Skepticism

Skepchick Quickies 2.07

Amanda

Amanda is a science grad student in Boston whose favorite pastimes are having friendly debates and running amok.

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8 Comments

  1. Part of the problem that Nature and some other anti-debaters seem to have is that they think the debate is some kind of quiz on science knowledge or a free-form lecture. If that were the intent, then they would be correct to say that the debate is not the right format.

    However, the purpose of the debate is not to see how Huckabee responds to tiktaalik or have Clinton (not Hillary) explain global warming. The idea behind the debate is to ask questions and get answers about how the candidates evaluate current scientific understanding, how they deal with changes in science, and how they set priorities in science funding. White papers are a good source of information, but they can't respond to questions, and the campaign machines don't respond to questions from individuals unless there is a camera present.

    There are a lot of ways in which a debate could be bad, but a bad debate would still be better than the thunderous silence on these issues.

  2. Let me say up front that I like the idea of a science debate, because science is important, and we need to get more people to recognize how important it is, in addition to finding out how politicians think about it so we can be informed voters. And yes, a "bad debate" — one which did not reveal so much on the latter front, or which revealed that the candidates were functionally dead — could still succeed at "raising consciousness."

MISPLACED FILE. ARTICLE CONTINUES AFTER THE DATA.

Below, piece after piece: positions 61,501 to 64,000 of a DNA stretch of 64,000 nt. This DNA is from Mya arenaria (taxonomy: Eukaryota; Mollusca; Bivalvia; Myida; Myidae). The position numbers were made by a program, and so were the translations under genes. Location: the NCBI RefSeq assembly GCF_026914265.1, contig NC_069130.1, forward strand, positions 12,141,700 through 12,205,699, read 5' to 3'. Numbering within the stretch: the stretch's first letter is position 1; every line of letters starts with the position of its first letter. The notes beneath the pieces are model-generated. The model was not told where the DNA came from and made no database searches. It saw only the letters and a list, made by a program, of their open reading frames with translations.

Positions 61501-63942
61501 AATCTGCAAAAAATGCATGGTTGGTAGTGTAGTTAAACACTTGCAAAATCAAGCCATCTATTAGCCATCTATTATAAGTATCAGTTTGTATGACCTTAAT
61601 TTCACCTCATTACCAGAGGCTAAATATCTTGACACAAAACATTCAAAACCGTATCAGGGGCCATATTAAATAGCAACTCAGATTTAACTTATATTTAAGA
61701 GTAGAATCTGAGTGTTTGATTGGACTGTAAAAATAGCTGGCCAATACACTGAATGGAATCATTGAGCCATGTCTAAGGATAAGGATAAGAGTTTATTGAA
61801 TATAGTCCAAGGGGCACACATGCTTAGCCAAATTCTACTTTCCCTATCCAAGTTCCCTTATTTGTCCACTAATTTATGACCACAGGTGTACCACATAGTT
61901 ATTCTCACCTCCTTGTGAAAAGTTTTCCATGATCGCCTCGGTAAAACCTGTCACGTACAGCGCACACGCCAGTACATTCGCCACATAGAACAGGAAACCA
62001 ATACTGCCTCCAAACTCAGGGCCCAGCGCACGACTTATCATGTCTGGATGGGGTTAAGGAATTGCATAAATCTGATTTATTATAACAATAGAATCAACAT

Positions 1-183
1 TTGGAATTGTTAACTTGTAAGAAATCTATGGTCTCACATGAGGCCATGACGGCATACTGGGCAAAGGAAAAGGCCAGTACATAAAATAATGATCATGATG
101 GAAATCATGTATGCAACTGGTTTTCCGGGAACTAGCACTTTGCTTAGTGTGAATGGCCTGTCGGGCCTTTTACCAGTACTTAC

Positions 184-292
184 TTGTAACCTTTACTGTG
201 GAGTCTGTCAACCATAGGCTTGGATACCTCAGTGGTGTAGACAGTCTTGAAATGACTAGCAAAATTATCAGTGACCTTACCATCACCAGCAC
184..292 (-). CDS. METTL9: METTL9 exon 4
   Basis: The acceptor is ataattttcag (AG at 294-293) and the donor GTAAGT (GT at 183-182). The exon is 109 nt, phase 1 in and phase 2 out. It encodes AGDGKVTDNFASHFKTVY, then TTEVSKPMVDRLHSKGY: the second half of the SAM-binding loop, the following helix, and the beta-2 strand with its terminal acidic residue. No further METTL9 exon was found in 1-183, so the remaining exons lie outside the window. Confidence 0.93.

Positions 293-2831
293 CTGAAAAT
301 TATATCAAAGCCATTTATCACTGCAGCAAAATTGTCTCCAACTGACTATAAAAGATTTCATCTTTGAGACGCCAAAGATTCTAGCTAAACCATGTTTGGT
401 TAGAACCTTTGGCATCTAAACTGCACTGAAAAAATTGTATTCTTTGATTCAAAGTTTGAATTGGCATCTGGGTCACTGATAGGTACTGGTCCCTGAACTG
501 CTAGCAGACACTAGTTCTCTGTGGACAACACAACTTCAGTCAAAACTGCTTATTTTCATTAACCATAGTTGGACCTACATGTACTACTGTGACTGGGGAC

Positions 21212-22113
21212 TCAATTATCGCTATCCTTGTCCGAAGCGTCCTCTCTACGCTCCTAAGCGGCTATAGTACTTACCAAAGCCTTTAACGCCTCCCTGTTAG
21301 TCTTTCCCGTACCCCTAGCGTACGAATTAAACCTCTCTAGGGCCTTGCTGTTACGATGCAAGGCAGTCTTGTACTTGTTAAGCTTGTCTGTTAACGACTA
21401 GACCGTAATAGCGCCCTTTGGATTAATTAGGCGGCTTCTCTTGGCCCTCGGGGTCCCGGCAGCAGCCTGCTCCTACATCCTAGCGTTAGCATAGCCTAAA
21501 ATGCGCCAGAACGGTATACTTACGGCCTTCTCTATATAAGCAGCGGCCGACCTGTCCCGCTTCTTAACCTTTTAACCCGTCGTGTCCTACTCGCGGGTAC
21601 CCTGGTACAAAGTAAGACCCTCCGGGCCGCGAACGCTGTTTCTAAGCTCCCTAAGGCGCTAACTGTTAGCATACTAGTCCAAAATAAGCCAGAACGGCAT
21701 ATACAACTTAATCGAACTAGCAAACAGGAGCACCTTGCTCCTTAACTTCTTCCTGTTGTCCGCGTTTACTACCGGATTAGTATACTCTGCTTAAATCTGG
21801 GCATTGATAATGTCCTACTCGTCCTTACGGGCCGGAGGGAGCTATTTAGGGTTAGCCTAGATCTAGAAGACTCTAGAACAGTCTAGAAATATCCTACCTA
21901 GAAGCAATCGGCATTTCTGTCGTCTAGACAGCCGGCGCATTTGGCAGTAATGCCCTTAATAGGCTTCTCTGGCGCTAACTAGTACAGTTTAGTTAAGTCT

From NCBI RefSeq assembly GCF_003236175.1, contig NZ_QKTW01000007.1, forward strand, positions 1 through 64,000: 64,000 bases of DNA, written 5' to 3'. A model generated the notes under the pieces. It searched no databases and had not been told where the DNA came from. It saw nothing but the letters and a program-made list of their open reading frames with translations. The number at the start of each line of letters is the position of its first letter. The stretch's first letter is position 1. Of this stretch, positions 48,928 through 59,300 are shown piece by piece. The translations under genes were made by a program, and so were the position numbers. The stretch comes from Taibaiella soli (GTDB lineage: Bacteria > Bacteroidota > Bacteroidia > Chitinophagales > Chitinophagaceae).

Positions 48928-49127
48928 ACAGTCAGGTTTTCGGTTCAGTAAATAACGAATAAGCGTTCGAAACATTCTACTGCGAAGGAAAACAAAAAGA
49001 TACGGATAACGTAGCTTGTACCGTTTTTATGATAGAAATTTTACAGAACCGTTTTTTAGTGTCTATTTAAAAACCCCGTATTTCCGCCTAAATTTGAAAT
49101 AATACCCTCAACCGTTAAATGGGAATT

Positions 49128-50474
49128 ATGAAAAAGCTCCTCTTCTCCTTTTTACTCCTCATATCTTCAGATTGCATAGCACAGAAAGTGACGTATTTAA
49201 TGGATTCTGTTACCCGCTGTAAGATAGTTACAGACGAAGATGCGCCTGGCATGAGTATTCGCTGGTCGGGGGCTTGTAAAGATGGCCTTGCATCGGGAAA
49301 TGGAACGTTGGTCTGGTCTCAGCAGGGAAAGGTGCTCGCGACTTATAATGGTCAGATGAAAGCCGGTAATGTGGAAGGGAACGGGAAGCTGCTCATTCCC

My concern is that all the activity and enthusiasm we've seen so far has the following headline: "Big science organization X endorses Science Debate 2008!" Hmmm. Issuing statements that say that science is important — isn't that what big science organizations are for? Statements are cheap, and there's no real downside, so what else would we expect? Furthermore, while the blogospheric pickup on the story has been pretty good, and I think a couple Op-Eds have floated around, has it really hit the evening news? It would be a perfect story for Stephen Colbert, but to my knowledge, he hasn't brought it up.

    So, really, what's happening here?

    My pessimism is encapsulated by PZ Myers: "The framework for the debate is coming together…now all they need is some debaters."

  3. RE: "Hillary"

    Has it occurred to anyone that people call her Hillary, not only because of her campaign signs, but because she's familiar? Why does it have to be because people aren't respecting women? And anyway, maybe it makes her seem more accessible and "one of the people" to refer to her as Hillary.

    We play the "poor woman" card waaaaay too much…this is silly.

  4. Hmm, this is interesting. When I check out the feministing article about the Maryland school district, and try to view the source article, all I get is:

    You Are Banned. Practice Your Misogyny, Racism and/or Homophobia Elsewhere.

    Do they treat all newcomers that way? Is it because I'm a guy? Because I didn't know the secret sisterhood handshake?

    Perhaps I'll try again later from home …

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